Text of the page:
While this is all said in agreeance with the fact that farmers, farmers’ markets and grocery stores are all essential businesses, we should also be clear with one another about what essential businesses actually are during these times. Even though most Americans could not function without access to a grocery store, a bank, or a hospital, because these services are so heavily utilized, they are also places that are likely to experience the highest amount of viral exposure—regardless of the precautions that employees may take.

This sentiment has also been echoed by medical professionals, who have said that “Every trip to the grocery store is a small exposure event.” Subsequently, as a function of frequenting these places, one’s risk of potential exposure is likely to increase as well.

As a company that sells healthy food, selling healthy food is only part of what we believe. Keeping people healthy is another part. Let’s be candid about the reality: though this virus is not airborne, everybody is wearing face masks and despite its ability to live on surfaces for several hours, very few are wearing gloves. In other words, it would be disingenuous for us to simply say those essential businesses are safe to visit simply because they have been deemed essential. The truth is that these places should be visited sparingly, and only as absolutely needed.

As supporters of local farmers, as well as farmers’ markets, we empathize with those who still want to eat healthily, obtain food from a trusted source and support local agriculture all in this present moment. Seal the Seasons offers a product that allows people to do all three, while at the same time being easy to stock for these uncertain times. No matter your location, the frozen produce that you find from us is locally sourced, frozen in peak season for freshness, and stocked at your local grocer for your convenience. While what we offer is for year-round consumption, what we offer is also for times like this.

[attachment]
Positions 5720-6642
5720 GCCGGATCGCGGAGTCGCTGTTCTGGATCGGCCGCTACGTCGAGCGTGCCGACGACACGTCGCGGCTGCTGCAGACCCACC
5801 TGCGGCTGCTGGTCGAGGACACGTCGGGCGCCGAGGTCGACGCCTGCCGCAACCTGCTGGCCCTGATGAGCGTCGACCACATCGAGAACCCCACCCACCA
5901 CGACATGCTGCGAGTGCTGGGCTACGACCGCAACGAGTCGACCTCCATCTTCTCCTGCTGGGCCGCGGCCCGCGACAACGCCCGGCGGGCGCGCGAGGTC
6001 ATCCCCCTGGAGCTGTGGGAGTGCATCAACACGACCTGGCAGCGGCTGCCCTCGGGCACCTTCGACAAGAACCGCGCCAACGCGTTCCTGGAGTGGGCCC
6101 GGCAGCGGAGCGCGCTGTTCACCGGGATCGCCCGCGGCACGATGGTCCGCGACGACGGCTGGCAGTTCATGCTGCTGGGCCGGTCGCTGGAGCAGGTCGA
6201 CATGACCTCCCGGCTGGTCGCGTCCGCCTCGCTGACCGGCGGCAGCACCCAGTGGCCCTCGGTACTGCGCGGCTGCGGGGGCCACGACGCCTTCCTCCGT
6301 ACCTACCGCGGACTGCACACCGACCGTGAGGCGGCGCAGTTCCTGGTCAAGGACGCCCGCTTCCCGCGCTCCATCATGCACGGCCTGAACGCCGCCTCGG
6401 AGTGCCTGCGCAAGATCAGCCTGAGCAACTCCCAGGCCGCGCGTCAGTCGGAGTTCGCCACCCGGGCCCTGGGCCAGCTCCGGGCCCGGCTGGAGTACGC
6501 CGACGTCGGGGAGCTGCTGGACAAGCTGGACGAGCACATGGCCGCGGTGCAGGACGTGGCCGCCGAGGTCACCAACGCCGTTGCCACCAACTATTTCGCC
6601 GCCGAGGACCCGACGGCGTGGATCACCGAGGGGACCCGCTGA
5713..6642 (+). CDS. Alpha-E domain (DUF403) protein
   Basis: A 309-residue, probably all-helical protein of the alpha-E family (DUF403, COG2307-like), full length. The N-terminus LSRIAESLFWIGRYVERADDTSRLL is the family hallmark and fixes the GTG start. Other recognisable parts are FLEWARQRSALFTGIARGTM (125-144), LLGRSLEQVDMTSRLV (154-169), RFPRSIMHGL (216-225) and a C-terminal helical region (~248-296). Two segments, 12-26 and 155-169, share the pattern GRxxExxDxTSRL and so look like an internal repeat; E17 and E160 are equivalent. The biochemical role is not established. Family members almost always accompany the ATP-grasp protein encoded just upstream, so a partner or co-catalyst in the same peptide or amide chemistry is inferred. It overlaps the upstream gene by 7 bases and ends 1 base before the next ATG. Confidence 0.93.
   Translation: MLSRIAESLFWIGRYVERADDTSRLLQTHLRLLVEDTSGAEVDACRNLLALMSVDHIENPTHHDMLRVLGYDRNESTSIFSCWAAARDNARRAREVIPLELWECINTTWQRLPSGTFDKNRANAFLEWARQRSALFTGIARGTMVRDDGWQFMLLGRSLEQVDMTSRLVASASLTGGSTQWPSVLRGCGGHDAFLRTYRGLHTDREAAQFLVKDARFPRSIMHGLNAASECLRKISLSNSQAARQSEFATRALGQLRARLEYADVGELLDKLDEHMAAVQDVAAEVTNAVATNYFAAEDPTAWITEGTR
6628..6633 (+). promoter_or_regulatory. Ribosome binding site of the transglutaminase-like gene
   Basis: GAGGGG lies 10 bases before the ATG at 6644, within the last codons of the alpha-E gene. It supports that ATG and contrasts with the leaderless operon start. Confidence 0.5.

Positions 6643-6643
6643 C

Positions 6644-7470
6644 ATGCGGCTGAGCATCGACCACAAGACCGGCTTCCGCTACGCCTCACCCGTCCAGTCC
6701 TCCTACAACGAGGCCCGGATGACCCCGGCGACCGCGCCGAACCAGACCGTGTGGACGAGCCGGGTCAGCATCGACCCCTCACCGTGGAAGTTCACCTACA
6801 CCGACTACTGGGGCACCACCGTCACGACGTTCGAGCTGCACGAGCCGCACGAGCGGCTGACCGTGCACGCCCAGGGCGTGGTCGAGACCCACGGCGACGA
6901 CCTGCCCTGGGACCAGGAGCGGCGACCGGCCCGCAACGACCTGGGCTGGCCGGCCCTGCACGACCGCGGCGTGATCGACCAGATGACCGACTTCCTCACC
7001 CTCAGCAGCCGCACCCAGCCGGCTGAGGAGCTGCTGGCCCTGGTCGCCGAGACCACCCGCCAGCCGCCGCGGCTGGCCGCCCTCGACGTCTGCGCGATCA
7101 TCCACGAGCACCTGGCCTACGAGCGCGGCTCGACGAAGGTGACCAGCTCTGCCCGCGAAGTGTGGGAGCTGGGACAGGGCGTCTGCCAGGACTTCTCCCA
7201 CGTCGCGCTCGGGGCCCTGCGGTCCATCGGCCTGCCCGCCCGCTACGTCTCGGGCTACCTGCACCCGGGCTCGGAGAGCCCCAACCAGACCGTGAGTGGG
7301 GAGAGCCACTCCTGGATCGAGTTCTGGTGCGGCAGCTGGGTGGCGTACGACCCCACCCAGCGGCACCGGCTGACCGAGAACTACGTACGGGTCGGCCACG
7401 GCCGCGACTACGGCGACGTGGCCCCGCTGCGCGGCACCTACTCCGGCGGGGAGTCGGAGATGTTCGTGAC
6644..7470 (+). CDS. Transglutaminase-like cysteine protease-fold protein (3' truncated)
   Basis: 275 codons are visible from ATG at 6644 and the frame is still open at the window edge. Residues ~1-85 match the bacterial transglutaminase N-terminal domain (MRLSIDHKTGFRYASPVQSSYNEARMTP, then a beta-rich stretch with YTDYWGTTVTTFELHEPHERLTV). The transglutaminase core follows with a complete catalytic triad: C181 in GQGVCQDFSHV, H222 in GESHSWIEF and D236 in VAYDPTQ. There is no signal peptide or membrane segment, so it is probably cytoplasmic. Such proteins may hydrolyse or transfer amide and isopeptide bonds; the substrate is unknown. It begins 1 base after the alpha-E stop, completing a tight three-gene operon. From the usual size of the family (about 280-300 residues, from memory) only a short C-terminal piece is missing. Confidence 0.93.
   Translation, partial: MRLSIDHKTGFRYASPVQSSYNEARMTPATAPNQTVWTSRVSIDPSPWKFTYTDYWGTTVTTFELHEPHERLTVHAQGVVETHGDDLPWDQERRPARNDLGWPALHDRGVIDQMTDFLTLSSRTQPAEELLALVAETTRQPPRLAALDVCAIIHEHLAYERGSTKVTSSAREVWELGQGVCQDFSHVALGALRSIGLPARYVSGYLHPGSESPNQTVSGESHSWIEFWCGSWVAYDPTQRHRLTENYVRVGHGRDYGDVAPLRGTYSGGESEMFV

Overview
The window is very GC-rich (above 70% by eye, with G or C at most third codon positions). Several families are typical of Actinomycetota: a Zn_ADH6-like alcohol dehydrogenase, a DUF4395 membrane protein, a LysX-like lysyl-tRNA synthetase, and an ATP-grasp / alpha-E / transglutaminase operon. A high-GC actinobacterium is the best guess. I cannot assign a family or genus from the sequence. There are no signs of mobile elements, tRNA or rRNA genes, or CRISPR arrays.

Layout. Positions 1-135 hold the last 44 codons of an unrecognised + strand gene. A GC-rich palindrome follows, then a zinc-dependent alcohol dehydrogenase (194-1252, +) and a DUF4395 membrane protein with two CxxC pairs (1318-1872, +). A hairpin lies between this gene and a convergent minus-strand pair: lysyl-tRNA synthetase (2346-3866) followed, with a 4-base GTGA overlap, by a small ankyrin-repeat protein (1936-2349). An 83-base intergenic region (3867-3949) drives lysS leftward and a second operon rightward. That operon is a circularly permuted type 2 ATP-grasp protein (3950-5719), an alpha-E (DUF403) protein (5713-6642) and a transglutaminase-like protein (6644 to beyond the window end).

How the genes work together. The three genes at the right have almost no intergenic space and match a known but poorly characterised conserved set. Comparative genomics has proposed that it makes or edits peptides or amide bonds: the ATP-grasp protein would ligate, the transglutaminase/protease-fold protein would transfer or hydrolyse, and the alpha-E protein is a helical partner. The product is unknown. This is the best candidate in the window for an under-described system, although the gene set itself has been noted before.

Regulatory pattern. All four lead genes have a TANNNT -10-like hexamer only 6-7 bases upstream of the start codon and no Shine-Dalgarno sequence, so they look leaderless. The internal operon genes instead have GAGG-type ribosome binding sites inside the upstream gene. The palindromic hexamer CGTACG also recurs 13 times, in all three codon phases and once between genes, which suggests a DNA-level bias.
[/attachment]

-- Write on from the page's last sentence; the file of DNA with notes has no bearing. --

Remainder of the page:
To us, there is no debate as to whether or not farms and farmers' markets are essential businesses—they are. But as far as customer-facing operations, we are asking how essential is it for people to frequently visit them at this time? Regardless of their essential status, these places can be hotbeds of exposure—and simply because of an absence in universal precautions. Ultimately, as cases rise and times become more uncertain, the best thing we can all do to mitigate our risk is to stay home. In the meantime, do yourself a favor: hunker down, clean out what is old, and stock up on what you need, if you have not already.

Oh yes, and cue the Netflix.

For regular updates on the operating status of farmers markets during the COVID-19 pandemic, we invite you to visit

Click here to find out where you can find Seal the Seasons produce near you.

Finally, if for those interested in supporting farmers during this difficult time, please consider a donation to The American Farmland Trust's Farmer Relief fund, which is currently providing small farmers with $1,000 in cash to help make ends meet. You can donate as little as $25, and any amount helps. For more information, visit The American Farmland Trust.